A real number system is a tuple (R,+,.,< ) which is an ordered field which is order complete (or instead of order complete there are several equivalent properties ) . Any two such systems are indeed isomorphic ,meaning there is a 1-1 correspondence preserving the structure ,all this has been already pointed out by others . What nobody seems to have said and which is a MAIN POINT (pun intended) ,is that this isomorphism is UNIQUE ; there is no choice of which elements correspond . In particular an isomorphism of (R,+,.,<) with itself must be the identity function taking x to I(x)=x . This is very different than say for 3 dimensional vector spaces ,any 2 have many vector space isomorphisms . This uniqueness result explains why the particular constructions ,Dedekind cuts ;Cauchy sequences and others ;don't matter much to analysis ;they do matter to people interested in foundations of almost all of mathematics within set theory from set theory axioms (me included ) but not to analysts (me included) .Regards,Stuart

• You're right that the isomorphism is unique, but I don't think it's the key issue here. The question was about uniqueness up to isomorphism, but does it really matter whether the isomorphism is unique? The complex numbers is the unique algebraic closure of the reals up to isomorphism, but the isomorphism is certainly not unique. Yet it is incredibly important, and both the complex analytic construction and field theory construction are completely different (with fundamentally different proofs) and yield essentially the same algebraic closure even though there are uncountably many isomorphisms! – user21820 Apr 24 '17 at 11:33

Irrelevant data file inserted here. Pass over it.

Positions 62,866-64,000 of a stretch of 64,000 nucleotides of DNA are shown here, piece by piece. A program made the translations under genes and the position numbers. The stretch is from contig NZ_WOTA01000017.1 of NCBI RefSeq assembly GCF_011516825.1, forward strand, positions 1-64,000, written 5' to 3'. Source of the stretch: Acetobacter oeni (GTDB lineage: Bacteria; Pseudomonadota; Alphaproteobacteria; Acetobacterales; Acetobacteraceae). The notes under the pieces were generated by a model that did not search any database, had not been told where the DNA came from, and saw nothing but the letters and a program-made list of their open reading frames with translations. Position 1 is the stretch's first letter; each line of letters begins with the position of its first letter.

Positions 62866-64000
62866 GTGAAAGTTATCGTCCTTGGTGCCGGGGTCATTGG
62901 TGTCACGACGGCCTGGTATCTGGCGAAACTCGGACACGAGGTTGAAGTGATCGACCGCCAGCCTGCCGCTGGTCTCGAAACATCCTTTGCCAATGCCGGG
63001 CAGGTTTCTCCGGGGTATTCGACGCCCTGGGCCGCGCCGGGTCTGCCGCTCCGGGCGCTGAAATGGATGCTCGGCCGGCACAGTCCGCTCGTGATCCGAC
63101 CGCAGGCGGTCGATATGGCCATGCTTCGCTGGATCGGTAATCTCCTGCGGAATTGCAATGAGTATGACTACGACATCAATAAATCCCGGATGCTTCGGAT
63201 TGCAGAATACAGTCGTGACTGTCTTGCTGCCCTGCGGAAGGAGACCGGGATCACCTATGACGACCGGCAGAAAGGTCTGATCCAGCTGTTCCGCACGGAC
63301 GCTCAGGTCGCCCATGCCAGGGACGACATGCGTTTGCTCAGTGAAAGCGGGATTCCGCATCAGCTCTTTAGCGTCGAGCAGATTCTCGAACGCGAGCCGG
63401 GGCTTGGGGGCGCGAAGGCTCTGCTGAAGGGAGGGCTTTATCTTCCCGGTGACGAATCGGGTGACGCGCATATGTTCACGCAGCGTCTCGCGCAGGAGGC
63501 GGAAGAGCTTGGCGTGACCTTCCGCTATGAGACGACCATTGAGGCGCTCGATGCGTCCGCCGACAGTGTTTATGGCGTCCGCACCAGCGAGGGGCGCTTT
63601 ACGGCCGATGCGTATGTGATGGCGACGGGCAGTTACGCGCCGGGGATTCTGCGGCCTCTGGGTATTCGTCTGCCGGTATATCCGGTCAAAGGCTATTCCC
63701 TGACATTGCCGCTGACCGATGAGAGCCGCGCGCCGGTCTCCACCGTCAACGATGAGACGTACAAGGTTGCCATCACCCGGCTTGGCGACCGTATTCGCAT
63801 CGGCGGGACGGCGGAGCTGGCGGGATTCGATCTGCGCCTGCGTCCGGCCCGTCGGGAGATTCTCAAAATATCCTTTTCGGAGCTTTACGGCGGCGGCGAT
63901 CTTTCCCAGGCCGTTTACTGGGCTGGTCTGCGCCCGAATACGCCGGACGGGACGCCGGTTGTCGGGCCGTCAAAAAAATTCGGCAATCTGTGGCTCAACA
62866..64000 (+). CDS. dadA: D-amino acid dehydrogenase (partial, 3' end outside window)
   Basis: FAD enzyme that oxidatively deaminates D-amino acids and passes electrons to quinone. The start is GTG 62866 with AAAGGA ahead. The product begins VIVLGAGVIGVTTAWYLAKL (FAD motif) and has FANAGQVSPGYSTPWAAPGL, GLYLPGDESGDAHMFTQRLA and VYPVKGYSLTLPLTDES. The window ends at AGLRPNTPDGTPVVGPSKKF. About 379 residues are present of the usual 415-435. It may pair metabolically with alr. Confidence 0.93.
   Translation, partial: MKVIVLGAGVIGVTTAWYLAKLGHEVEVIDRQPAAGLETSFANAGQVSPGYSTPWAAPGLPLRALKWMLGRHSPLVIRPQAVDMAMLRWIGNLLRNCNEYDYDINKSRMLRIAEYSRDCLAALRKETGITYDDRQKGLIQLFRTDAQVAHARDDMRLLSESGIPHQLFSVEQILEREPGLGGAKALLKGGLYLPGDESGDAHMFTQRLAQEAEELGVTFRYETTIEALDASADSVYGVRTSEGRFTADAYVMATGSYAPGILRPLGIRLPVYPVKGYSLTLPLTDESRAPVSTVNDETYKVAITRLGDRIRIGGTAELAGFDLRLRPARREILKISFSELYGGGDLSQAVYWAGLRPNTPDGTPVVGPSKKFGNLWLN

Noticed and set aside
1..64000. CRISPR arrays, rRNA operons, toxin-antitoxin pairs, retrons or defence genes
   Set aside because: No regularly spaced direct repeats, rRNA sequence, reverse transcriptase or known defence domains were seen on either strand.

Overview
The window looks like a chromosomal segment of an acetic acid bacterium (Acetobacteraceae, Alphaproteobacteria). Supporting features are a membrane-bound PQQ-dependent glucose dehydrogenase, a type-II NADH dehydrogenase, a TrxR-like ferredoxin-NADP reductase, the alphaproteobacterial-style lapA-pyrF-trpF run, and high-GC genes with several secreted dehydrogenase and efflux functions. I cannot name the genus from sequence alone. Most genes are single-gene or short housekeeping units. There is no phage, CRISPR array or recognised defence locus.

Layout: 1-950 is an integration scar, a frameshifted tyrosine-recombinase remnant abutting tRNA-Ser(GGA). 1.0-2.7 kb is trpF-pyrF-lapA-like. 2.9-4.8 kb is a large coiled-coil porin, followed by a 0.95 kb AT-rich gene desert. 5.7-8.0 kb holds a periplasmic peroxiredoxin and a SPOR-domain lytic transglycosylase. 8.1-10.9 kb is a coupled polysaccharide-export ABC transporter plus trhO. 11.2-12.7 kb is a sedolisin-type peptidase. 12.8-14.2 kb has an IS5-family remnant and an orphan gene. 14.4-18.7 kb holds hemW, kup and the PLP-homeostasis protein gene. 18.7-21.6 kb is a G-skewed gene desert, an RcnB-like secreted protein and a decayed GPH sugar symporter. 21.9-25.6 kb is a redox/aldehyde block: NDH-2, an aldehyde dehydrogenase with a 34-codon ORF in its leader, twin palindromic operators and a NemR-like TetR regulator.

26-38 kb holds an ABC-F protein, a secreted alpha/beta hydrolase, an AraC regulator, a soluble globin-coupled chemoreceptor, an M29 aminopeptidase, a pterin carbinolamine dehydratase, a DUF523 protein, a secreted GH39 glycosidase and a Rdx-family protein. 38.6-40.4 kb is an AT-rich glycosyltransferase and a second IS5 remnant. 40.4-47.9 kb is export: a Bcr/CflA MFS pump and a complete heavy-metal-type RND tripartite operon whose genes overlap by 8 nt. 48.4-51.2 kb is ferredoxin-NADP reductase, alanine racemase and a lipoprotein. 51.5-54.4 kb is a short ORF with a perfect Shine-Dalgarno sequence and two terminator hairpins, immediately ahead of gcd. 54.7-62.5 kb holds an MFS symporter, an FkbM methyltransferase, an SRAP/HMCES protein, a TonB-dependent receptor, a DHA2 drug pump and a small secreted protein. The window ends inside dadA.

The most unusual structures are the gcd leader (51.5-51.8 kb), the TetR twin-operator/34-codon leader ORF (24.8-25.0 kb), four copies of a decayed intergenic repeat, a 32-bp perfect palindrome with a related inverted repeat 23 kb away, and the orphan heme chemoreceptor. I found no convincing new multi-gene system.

• If ( C,+,. ,i, ) is a fixed complex number system containing a real number system R with + and . restricted to R as the R-operations then of course if we require a ring isomorphism g to fix the elemennts of R andg( i)=i ( where I^2=-1 ) ., then of course the isomorphism is trivially the identity . If one doesn't insist that g(I)=i ,the conjugation x+iy --> x-iy (x,y real ) is also a ring isomorphism but I think there is a very hard theorem that says thats all you can have . – StuartMN Apr 24 '17 at 23:04
• Um that theorem is not hard at all; trivial because C is merely a quadratic extension of R. However, you are fixing the copy of R inside C, and even then you have an arbitrary choice of $i$. This is unlike the categoricity of the second-order theory of the real numbers. – user21820 Apr 25 '17 at 1:49
• Thanks for the comments. what does categoricity mean ? – StuartMN Apr 25 '17 at 9:38
• A theory is called categorical iff it is satisfied by a unique structure up to isomorphism. It is a key theorem of logic that every first-order theory with an infinite model is not categorical, because it would have a model of every infinite cardinality. Thus no first-order theory can hope to be categorical. It is still possible to be κ-categorical, meaning there is an essentially unique model of size κ. But note that (first-order) PA is not $\aleph_0$-categorical, and RCF (as mentioned in my answer) is not $\#(\mathbb{R})$-categorical either. – user21820 Apr 25 '17 at 9:45